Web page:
The judge had been a sympathetic one, appointed by the current administration. And so, the pharmaceutical companies had been penalized with price controls, and Thomas King had been awarded a plaque and a nice stipend. A week after the ruling, 1,000 people, working at various drug companies, had been laid off. No one present at the awards ceremony had thought to connect the two events.
But Thomas was not thinking about the awards ceremony, as he slowly shifted and recrossed his legs, resting them again on the edge of his desk. He was thinking about John Morales. The doctor had been unsettling the bureaucrat ever since he had refused to help Thomas game the medical appointment system for his friend. Each subsequent visit to that hospital had left him with a vague feeling of hostility from the doctor. It wasn’t something he could immediately put his finger on, but was instead a combination of the looks he sensed Morales giving him out of the corner of his eye, and certain out of place comments the doctor had made in his presence.
“Don’t you think it’s odd that we’ve never had a TV shortage? Even with all those private electronics companies out there?” The doctor had asked, interrupting Thomas during an explanation of his failure, once again, to procure certain rare drugs for the hospital.
“What on earth does that mean? Where did you hear that?” the perturbed public servant had demanded.
“Never mind, it’s not important.” Morales had, in fact, been asked the very same question by Lysandra Fremont the previous night.
Thomas did not like Morales’ newfound (though admittedly furtive) combativeness. He wondered if there was a way to teach the surgeon a lesson short of having him fired. Usually having a doctor fired would not be hard to do; a trumped up charge of him violating his government oath, a meeting with the hospital board to convince them he was exhibiting anti-social behavior and was a threat to the morale of the other medical staff and voila, just one more “retired” medical professional. But Morales was the last certified neurosurgeon on the Front Range, he couldn’t be fired short of some gross violation of the law.
Plus his father was the mayor. That fact was more of a deterrent to Thomas and his nascent plans for demonstrating authority than all the social good that Morales exhibited as a rare and in-demand medical specialist.
An electronic warble interrupted Thomas King’s reverie. The phone in front of him lit up and displayed an incoming call from extension 121, the front desk. His face twisted slightly in annoyance and he considered briefly ignoring the damn thing, but it warbled again insistently, and he snatched up the receiver.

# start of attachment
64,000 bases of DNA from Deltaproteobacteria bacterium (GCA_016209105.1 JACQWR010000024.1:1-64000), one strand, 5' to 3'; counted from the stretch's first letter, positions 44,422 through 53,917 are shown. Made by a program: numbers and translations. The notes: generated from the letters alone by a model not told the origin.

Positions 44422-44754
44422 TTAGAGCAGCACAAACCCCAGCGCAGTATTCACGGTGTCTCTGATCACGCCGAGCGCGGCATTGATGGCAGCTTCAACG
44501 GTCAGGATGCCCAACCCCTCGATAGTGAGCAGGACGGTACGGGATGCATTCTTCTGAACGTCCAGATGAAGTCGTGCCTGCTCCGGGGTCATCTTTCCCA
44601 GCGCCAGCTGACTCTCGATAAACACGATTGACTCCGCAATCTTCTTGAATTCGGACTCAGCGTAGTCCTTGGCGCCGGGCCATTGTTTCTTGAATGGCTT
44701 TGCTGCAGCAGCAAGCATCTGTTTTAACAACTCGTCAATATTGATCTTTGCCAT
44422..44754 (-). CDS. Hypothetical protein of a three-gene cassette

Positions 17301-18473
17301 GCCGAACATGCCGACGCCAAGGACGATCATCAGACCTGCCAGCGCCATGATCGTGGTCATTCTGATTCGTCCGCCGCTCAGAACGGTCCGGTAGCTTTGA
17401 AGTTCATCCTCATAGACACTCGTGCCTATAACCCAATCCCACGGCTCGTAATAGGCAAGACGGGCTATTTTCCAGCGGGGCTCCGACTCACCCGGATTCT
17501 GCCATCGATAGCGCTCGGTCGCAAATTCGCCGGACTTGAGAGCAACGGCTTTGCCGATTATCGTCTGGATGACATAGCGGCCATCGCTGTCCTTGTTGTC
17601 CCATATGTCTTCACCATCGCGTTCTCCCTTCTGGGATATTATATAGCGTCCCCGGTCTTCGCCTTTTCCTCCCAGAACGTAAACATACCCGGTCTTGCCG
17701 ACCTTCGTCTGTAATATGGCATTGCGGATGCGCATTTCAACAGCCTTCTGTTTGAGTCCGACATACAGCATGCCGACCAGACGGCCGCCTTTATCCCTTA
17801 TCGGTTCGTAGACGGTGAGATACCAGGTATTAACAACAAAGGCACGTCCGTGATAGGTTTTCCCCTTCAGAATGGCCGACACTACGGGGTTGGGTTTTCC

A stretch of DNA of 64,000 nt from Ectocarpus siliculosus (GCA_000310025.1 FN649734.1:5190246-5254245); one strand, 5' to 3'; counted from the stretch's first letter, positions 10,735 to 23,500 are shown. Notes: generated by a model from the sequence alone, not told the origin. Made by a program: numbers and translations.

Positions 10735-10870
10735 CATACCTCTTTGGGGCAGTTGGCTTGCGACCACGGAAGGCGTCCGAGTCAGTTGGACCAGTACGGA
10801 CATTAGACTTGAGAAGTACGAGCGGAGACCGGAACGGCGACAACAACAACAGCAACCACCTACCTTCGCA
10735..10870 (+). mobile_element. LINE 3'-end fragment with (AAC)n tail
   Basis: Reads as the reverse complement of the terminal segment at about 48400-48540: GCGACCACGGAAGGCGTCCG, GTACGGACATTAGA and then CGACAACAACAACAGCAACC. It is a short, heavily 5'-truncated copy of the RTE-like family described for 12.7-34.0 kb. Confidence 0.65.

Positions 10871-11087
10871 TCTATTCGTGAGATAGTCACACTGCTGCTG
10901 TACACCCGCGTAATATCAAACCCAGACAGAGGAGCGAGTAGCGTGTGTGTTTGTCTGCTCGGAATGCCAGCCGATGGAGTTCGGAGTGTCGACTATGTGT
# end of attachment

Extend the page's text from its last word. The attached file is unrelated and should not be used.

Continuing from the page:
“Yes?” A pause. “She’s here now? Yes, fine. Send her up.”
He replaced the phones’s receiver back in its cradle thoughtfully, pursing his lips. Of course he knew who Shelly Reyes was. Curiosity, and easy access to the myriad government databases on civilians, had led him to John Morales’ file one day a few weeks prior. Morales had registered his current house with one Shelly de la Luz Reyes, though the two didn’t show up as married when Thomas queried the state marriage license database. Thomas knew she worked at the Office of Energy Regulation, so in all likelihood her visit was on business.
Shortly there was a soft knock on his door. “Come in.”
The door opened hesitantly, and a youngish Hispanic woman stepped through. She was a bit on the soft side, just beginning that long slide into sweatpants-wearing middle age that most women are content to undergo. She compensated for this with a low-cut blouse and tighter than normal suit pants. Thomas didn’t mind.
“Hi Shelly,” Thomas began as way of introduction, “Enoch told me you’d be stopping by. I don’t usually get to work with people from Energy, how can I help you?”
“Actually, Mr. King, this isn’t for my department officially. I’ve become concerned recently with a possible violation of the Patient Care Laws. Do you handle those directly?” The only indication Shelly Reyes was bothered by her actions was a slight hesitation when she spoke. It was more of a catch, as if she had something in her throat, that manifested as a minor stress on her first syllable.
“Usually I pass those off to our internal security division, but maybe I can point you in the right direction.” Thomas still had his feet on the desk, and Shelly had not sat down in the chair he had indicated when she walked in.
“It’s something I noticed at the Sky Ridge Medical Center, in the neurosurgery clinic specifically. I heard that’s one of the hospitals you cover?”
Thomas’ feet came off his desk and he leaned forward. This conversation had suddenly gotten interesting.